Clinic Seeks to Topple Abortion Restrictions

     (CN) — A Louisiana abortion provider sued to invalidate state laws banning dilation procedures the safest way to have a second-trimester abortion and imposing other severe restrictions, just days after the Supreme Court struck down abortion limits in Texas.
     Louisiana passed seven bills to restrict abortion rights during its 2016 legislative session.
     The laws prohibit a woman from obtaining an abortion after 20-weeks if the baby is found to have a genetic abnormality. They ban the use of dilation and evacuation procedures, the safest way to have a second trimester abortion, as well as the use of medication abortion, and require the burial of fetal tissue following an abortion.
     The new laws also require a three-day waiting period between the grant of informed consent to abortion and having the procedure. They permit only doctors board-certified in family medicine or obstetrics and gynecology to perform abortions, and forbid any state agency from entering into a funding agreement with an entity that performs abortions.
     Last week, the U.S. Supreme Court overturned a Texas law requiring hospital admitting privileges for doctors who perform abortions. The Supreme Court blocked enforcement of a similar Louisiana law in March.
     In a lawsuit filed Friday, June Medical Services and three John Doe doctors claim the seven Louisiana laws cumulatively deprive their patients of their constitutional right to an abortion.
     “The 2016 Acts are part of a regulatory system aimed at virtually every conceivable point of obstruction in abortion care delivery in Louisiana, with the expectation and intention that, by closing off as many critical points as possible, abortion clinics will progressively shut down, physicians who currently provide abortion care will become progressively unable to do so, new physicians will find the hurdles to beginning to provide abortion care too great, women will find it increasingly hard to obtain the abortion care they seek, and access to legal abortion in Louisiana will become increasingly unavailable, until it does not exist in practice, while remaining legal in theory,” the complaint states.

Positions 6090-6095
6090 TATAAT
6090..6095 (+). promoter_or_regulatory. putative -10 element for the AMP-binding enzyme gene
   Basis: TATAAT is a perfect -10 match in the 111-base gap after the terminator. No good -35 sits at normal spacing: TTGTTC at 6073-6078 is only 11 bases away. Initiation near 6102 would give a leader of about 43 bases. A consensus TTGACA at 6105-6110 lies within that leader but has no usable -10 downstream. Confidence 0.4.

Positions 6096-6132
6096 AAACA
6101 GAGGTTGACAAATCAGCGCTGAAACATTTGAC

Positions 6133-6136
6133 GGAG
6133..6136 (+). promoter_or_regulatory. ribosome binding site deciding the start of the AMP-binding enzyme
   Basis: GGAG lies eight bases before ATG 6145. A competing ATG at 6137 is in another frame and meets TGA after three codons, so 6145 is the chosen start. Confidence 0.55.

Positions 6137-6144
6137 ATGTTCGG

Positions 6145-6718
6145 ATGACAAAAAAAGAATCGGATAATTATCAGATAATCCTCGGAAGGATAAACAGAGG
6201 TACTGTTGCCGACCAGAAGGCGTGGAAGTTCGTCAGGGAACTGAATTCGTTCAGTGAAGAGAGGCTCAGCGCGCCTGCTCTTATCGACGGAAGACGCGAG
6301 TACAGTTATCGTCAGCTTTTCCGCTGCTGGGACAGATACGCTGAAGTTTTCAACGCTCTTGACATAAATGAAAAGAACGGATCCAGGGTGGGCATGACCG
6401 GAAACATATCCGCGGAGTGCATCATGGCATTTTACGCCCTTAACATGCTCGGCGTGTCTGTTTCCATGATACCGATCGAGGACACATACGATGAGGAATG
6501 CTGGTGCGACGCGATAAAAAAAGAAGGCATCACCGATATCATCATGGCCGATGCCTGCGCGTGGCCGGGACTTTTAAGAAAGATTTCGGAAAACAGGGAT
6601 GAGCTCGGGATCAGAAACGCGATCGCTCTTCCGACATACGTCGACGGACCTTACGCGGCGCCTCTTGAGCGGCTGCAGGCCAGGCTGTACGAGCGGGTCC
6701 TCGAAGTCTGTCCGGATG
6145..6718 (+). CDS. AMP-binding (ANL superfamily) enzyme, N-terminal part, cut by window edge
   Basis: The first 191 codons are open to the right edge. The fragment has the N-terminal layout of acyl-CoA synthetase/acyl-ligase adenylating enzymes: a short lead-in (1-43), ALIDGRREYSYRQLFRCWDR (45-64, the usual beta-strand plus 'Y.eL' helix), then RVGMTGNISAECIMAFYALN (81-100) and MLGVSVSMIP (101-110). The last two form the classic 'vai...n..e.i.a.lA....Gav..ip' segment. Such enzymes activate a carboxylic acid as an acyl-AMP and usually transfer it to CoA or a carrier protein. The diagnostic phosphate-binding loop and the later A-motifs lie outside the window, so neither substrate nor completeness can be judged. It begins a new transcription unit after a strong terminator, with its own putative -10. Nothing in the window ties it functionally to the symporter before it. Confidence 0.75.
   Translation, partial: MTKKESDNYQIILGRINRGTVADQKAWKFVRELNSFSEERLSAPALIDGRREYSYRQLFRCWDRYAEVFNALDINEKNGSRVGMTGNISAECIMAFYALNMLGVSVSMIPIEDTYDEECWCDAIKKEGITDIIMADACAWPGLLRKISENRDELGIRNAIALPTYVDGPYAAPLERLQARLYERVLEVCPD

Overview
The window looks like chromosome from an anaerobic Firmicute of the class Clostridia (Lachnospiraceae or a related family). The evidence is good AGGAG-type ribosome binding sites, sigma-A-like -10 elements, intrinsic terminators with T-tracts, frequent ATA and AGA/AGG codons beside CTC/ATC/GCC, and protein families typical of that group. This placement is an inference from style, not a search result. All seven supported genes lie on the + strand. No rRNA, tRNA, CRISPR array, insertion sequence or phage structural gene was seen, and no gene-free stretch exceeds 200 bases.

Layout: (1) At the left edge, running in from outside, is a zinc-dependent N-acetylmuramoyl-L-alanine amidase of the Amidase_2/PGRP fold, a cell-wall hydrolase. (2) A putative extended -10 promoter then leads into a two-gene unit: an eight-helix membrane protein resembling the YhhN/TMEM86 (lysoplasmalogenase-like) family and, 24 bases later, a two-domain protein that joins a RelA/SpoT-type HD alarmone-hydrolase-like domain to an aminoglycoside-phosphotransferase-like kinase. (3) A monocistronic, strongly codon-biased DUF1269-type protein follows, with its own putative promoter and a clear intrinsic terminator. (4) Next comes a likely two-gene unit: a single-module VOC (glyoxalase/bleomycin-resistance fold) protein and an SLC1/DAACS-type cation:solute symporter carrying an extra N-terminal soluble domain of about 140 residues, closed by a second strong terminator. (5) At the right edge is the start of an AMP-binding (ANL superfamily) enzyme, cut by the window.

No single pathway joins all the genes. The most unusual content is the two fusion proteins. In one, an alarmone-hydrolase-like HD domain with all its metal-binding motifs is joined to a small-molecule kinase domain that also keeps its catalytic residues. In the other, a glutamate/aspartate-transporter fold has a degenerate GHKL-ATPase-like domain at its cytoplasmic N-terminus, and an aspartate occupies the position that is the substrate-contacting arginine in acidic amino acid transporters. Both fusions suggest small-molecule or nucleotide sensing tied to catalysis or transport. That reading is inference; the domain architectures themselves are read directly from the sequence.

The delay caused by the now-mandatory waiting period will force more women into second-trimester abortions, which will be dangerous now that the dilation method is illegal in Louisiana, the clinic says.
     The restrictions on qualified physicians will also cause additional delays. June Medical says its clinic has only one physician that meets the new requirements to care for women seeking an abortion after 13 weeks, and he only works two days a week because he is required to keep his admitting privileges at a hospital.
     “The cumulative impact of these restrictions is to severely threaten the ongoing availability of abortion services in Louisiana sufficient to meet need,” June Medical says. “With only five physicians offering abortion services at four clinics [statewide], the loss of any further physicians or facilities would create a shortage resulting in lengthy delays and the denial of care to women.”
     The abortion provider asked the court to declare the laws unconstitutional and issue an injunction prohibiting their enforcement.It is represented by William Rittenberg with Rittenberg, Samuel and Phillips in New Orleans and Janet Crepps with the Center for Reproductive Rights in New York.

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